When I was 25, my husband booked tickets for us to fly to Paris for a winter vacation. As the day of the flight approached, I began to get nervous. Something was off. I felt like I couldn’t get on the plane. Even thinking about getting on that plane gave me a panic attack, a feeling of being crushed and unable to breathe, a sensation that I had never before experienced. My boarding that plane – and this was coming from someone who had reached premier airline status before the end of high school – was simply not possible. We ended up missing our flight because I couldn’t bring myself to get on the plane, let alone pack up, get on the subway, and get to the gate. I didn’t need a vacation; I needed help.
My mental health situation deteriorated rapidly. Within days, the panic attacks were happening with greater frequency and I was literally having trouble leaving my house. I couldn’t go to work. I couldn’t go anywhere. I felt like every building, every subway, was about to crush me.
During those difficult months, I met a friend of a friend whom I knew had suffered from depression, and had found much relief in both Jewish prayer and Buddhist teachings and meditation. He described discovering Jewish prayer akin to finding a piece of driftwood, and discovering meditation akin to finding a life raft. He recommended that I read Pema Chodron’s book Start Where You Are, as well as Mindfulness in Plain English, a primer for mindfulness meditation.
That winter, in addition to seeing a therapist, doing behavioral therapy, and going on medication for a short while – all of which contributed to my healing – I began a practice of sitting for 20 minutes a day. For the first time in my life, I wasn’t filling up those 20 minutes with talking, or moving around, or distractions, or doing anything. I was sitting with myself and my crazy brain. (That’s basically what mindfulness meditation, also known as Vipassana mediation, is: sitting quietly. I don’t use mantras or anything fancy. I just sit.)
What did Buddhism offer me that, up to that point, my own rich tradition of Judaism hadn’t? For starters, silence and non-action were valued. In my family and community, many important things were valued, but I must say that silence and non-action were not two of them.
I had also never heard such gentle, loving explanations for how to behave. A few years later, I attended a silent retreat with Thich Nhat Hanh, where he told us that when we get angry to drop everything and cradle our anger like a crying baby. This made me cry then and makes my cry now thinking about it. There was an exercise in which we all lay on our backs and focused attention on each part of our body, thanking it for its service to us. “Thank you liver for processing our blood. Even though I sometimes abuse you by drinking too much, I want to thank you for keeping me healthy and strong… Thank you lungs for enabling me to breathe…” I had never been exposed to radical gratitude like that before.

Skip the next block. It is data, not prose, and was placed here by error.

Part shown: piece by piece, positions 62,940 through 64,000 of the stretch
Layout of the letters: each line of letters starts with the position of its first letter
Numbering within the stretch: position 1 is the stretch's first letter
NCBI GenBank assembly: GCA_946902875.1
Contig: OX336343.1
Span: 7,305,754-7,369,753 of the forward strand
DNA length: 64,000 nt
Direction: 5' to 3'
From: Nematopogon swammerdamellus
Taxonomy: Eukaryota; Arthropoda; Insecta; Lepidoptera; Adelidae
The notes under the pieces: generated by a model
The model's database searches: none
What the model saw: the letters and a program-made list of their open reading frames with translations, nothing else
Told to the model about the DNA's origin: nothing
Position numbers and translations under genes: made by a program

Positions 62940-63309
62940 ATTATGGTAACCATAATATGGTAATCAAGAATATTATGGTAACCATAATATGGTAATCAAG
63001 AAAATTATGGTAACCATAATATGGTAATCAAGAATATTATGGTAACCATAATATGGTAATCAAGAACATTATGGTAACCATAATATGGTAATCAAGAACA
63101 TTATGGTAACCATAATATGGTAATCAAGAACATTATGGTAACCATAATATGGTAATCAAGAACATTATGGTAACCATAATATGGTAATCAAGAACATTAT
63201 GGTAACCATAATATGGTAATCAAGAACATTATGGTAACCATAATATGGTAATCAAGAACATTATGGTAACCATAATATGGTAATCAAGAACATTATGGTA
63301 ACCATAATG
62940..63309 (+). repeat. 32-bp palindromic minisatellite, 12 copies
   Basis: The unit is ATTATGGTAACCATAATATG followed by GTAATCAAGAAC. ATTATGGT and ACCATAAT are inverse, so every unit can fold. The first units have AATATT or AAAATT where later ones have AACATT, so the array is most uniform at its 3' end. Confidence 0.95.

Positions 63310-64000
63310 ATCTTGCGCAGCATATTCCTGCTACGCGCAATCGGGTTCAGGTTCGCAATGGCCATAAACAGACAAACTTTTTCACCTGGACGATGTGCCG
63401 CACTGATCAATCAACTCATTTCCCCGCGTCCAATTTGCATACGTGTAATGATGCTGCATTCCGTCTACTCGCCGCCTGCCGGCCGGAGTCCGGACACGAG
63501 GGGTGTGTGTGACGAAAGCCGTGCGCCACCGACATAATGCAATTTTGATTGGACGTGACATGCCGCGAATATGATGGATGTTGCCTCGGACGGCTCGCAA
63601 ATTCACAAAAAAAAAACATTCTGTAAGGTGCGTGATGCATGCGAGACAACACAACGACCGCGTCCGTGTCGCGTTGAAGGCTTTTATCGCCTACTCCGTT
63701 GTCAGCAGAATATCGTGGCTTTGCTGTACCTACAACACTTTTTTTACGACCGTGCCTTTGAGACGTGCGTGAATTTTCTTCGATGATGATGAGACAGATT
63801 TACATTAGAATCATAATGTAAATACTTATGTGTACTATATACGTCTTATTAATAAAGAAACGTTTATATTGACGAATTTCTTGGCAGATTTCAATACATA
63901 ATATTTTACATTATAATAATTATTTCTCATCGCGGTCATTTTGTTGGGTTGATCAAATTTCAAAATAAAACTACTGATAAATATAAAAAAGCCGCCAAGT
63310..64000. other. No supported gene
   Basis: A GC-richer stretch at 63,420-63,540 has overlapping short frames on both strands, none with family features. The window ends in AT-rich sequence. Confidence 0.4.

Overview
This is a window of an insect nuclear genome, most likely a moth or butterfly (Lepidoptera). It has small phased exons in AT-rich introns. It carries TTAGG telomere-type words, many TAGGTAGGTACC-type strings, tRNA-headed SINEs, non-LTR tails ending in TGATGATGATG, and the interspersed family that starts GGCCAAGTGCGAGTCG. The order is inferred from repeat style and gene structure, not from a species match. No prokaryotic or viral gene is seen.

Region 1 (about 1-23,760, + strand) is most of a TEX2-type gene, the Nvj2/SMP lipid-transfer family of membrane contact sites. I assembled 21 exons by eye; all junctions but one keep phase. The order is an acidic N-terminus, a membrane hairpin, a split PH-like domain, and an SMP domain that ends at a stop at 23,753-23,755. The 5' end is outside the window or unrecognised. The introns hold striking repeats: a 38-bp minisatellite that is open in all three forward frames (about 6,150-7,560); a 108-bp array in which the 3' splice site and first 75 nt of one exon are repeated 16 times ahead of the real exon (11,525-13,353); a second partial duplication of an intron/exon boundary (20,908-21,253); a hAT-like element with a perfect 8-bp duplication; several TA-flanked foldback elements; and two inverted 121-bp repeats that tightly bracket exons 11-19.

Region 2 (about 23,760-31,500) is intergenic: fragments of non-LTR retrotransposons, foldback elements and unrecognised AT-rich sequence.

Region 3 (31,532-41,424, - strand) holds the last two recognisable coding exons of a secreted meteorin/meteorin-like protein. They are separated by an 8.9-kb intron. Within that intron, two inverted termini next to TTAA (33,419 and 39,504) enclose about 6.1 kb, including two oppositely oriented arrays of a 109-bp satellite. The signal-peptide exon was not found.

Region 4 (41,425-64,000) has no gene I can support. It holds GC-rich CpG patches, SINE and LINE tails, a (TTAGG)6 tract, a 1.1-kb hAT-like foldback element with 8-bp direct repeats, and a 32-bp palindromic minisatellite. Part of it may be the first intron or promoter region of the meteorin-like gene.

And presence. My life had been about success, achievement, the next thing. Many years later, I walked into a therapist’s office. Her practice was full, but I wasn’t about to let her send me away. She kept sending me to different people, but I kept coming back to her. There was something that drew me so deeply to her. Here’s what it was: When I was with her, she was completely present. I had never experienced that level of presence, and it made me feel seen and understood and appreciated.
And, finally, the Buddhist teachers that I admire speak in simple terms about core themes of being alive, such as ego, suffering, oneness with all beings, and impermanence. These ideas opened my eyes and changed the course of my life. I think about them daily, but I don’t remember hearing much about them in my own tradition. Are they there? Absolutely. The teachings of the mystics and the Hasidic masters overlap on many of these themes. I haven’t yet put in the consistent effort to familiarize myself with their works, but I have some knowledge of them
So, my song This Heart is rooted in teachings I have learned over the years. Teachings that exist in my own Jewish tradition, but would take some excavating for me to find. This Heart is about impermanence, and about being in the moment, and about how heartbreaking life is if we allow ourselves to feel it. In the words of Pema Chodron, “Things are always in transition, if we could only realize it…To stay with that shakiness, to stay with a broken heart, with a rumbling stomach, with the feeling of hopelessness and wanting to get revenge, that is the path of true awakening.”
Julie Geller is a Denver-based singer/songwriter who writes and performs original music in English and Hebrew that inspires people to become their best versions of themselves. Hear more at www.juliegeller.com.